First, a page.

I see no reason why Rumble on Noble cannot continue as planned. My husband and I are retired seniors, had very professional careers and rode Harleys for years. In fact, I started riding in 1959 when women didn’t even wear slacks professionally, much less for women to take the wheel and own motorcycles.
It appears that the main opposition to this event sees the long-ago type of biker out there, the one-percenters. Now you’ll find lawyers, judges, doctors and even ministers among the millions who own and ride motorcycles. Motorcyclists raise a lot of money for charity events as well.
Jennie Preston seems to think her business will be negatively impacted by this event on Noble Street. As my husband and I, along with many friends and family members, have traveled the country over the years on motorcycles, I can say we have shopped in many of these gift/souvenir shops, made purchases and had them shipped home as we couldn’t carry them on the bikes. Even though the bikers are there mainly for the event, they stay in hotels, spend money in the restaurants and buy gas and other expenditures to help local economies. Of course, motorcycles make noise, but so does other events that take place. To discriminate against this one group is wrong.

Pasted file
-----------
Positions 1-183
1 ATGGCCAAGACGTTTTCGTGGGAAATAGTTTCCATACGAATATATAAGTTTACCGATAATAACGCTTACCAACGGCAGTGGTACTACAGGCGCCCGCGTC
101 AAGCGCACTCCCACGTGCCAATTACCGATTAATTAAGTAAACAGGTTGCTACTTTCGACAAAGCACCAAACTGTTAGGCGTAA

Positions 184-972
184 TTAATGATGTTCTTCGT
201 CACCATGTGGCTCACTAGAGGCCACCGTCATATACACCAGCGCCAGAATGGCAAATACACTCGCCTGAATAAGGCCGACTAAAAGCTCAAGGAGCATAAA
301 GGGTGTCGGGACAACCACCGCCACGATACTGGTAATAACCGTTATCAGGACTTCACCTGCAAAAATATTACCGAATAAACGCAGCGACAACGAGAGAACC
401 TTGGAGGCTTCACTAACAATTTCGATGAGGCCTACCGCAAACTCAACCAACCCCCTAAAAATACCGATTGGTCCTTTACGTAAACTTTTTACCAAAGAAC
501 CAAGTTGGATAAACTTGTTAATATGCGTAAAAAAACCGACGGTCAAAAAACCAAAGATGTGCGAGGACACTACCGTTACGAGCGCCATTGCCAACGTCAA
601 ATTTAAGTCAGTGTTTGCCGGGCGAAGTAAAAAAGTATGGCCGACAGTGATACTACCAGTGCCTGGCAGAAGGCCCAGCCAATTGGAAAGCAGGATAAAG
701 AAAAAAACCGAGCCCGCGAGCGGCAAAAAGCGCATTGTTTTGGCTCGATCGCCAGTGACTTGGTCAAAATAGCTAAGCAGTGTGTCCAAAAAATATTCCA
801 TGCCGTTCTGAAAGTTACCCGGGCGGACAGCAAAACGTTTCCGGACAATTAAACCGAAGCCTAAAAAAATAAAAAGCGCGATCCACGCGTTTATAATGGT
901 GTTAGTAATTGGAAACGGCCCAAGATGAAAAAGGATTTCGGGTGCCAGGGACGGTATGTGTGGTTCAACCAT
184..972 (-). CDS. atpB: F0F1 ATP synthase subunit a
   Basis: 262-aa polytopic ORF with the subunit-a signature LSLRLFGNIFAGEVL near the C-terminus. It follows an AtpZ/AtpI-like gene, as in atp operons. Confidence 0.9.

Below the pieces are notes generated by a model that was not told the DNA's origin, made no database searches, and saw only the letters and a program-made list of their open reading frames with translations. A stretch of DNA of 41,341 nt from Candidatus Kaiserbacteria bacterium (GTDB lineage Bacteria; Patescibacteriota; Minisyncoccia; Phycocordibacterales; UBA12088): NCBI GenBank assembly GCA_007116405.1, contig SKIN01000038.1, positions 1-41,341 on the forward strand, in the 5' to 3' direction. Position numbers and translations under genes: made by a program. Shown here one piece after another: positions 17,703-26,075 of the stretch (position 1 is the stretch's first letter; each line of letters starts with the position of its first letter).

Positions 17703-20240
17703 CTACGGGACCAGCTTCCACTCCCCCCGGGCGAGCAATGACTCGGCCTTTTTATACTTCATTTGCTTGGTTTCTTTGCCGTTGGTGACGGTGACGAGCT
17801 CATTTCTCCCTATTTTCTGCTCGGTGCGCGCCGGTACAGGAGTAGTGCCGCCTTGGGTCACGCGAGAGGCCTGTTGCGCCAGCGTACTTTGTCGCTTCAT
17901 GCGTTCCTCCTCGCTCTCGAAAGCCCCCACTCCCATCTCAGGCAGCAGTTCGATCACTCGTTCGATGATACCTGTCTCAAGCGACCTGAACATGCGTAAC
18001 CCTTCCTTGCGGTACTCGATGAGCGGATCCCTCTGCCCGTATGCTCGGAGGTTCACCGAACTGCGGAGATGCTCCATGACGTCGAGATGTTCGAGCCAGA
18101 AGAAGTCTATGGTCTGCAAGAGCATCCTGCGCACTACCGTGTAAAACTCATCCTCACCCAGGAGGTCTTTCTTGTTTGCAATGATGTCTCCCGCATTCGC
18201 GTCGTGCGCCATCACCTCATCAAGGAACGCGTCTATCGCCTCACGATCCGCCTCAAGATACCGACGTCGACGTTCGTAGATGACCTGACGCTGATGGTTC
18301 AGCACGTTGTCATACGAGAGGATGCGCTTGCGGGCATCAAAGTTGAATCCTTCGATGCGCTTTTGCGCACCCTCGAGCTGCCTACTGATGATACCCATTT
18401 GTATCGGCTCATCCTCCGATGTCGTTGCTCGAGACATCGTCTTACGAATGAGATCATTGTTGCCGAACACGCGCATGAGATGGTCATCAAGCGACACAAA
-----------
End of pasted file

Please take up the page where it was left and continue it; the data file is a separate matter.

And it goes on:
Daytona Beach, Fla., Sturgis, S.D., Myrtle Beach, S.C., and others readily welcome the motorcycle community. Their annual events draw upwards of 500,000 bikers (each) and last an average of two weeks. This event on a weekend in Anniston is small potatoes in comparison. My thought is, if it’s that big of a problem for a few, let them take the weekend off, sit by the pool, relax and not deny other people the thrill of their hobby.